My unit is AMAZING! We have some of the best teamwork to be found in our hospital and some of the most amazing co-workers. Not only do we care for patients like a boss, we care for each other! I transferred to float pool and transferred right back to the 8th Floor because it is literally home. We all work as exceptional well-oiled machines. I can honestly say that each one of my colleagues on my unit will not sit down or take a break unless the rest of the team is caught up. We are consistently checking in on other patients even if they’re “not our patient”. This past quarter, we had the best HCAHPS scores for the hospital. Patients love our unit and often become family. We have patients send us letters and cards and follow up with us and we have a few that call regularly just to say hello. We are dedicated to each other, our patients, and our hospital. My colleagues are my unit are like my family and without them, I would not be the nurse that I am today. Whether we have a patient coding and everyone is helping, or someone is just behind on their meds we work together to do what is best for the patient.
There was one night that a night shift nurse had a delay in starting her rounds and med administration because of no fault of her own. While she handled that situation for the best of that patient, two-day shift nurses stayed over to round on her patients and completed her med pass before 2100. She was so grateful, she cried and just hugged them. It wasn’t a big deal — that’s just an example of how we work!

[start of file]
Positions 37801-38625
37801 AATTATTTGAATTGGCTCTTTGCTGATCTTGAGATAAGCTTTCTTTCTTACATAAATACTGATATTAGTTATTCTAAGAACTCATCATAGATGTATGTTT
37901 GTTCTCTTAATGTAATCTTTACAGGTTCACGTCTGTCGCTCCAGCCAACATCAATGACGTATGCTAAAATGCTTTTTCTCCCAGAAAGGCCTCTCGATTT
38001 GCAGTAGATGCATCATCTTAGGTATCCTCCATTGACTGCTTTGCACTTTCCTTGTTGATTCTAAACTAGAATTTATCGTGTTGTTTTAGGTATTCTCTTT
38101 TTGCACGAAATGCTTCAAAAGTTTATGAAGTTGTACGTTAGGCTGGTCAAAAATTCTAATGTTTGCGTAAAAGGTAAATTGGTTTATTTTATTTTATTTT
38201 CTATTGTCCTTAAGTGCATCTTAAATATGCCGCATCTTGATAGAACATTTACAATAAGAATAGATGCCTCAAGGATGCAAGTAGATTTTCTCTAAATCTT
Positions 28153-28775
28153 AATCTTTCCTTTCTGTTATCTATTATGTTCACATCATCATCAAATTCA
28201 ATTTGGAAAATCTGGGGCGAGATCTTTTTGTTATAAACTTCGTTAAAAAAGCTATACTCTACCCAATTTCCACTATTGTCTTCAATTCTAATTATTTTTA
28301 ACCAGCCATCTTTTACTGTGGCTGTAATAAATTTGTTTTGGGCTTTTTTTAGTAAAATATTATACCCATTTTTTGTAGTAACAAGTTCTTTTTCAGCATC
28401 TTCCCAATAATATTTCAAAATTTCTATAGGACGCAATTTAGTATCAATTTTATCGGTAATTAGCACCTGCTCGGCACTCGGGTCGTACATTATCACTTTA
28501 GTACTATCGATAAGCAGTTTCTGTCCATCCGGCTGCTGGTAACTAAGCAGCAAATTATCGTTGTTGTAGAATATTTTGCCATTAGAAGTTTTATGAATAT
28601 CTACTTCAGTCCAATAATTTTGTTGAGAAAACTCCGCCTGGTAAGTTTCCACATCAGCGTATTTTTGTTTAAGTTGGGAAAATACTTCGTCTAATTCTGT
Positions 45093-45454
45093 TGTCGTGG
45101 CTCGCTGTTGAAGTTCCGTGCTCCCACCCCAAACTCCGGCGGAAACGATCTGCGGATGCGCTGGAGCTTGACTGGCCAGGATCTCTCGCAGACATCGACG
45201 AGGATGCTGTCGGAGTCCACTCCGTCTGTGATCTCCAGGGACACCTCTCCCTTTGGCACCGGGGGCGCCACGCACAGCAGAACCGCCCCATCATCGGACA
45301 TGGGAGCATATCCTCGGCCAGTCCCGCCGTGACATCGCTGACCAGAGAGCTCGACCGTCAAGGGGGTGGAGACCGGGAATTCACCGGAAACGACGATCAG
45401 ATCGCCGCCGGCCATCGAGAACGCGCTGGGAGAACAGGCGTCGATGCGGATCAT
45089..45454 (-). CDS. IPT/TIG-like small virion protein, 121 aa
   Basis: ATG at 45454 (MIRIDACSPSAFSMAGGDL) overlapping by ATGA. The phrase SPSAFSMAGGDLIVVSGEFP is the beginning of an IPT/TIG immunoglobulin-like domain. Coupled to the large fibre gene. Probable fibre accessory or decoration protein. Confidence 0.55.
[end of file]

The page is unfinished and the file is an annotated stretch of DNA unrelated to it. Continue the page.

Providing effective patient care, it cannot be done alone. I can’t think of any team I would rather be part of. I know that when I am on my floor, we either sink or swim together. Nobody will be left behind and that is comforting. A good cultured unit can make or break a job and that is why I think my unit is the best.
Tufts Medical Center, Cardiothoracic ICU
My unit is a team. During the first COVID surge in Boston, our unit effectively shut down (except for emergency surgery). Our unit staffed the makeshift COVID ICU (a med Surg floor turned unit). I was pregnant at the time and my coworkers refused to let me (or another pregnant coworker) float to the COVID unit. I took care of our heart transplants or other emergent cases only. This was before we knew the increased risk of COVID complications for pregnant women. They just all decided to protect me and my baby. No one had to do that. Other pregnant nurses at our hospital were not as lucky as me. My coworkers just relocated to the new COVID ICU and powered through.
Tufts Medical Center, Medical ICU
We have worked relentlessly over this past year and a half with COVID. We have supported each other and remained as a close-knit, hard-working unit. We always have had a teamwork approach to caring for our patients, even before COVID, and it truly shows in how much we all care for each patient. Over the past few months, the MICU worked with the pastoral care team to implement “beauty carts”. These included makeup, hairbrushes, hair accessories, nail polish, shampoo and conditioner, and a few other things to help our patients feel better during their stay. It’s a fun way to boost morale in the unit while being able to give your patient a mini-spa day with your co-workers. Also, I’m terms of teamwork, there is never a moment in the MICU that you feel alone or without help. We are constantly asking each other what we can do to help one another, even the unit coordinators, the clinical care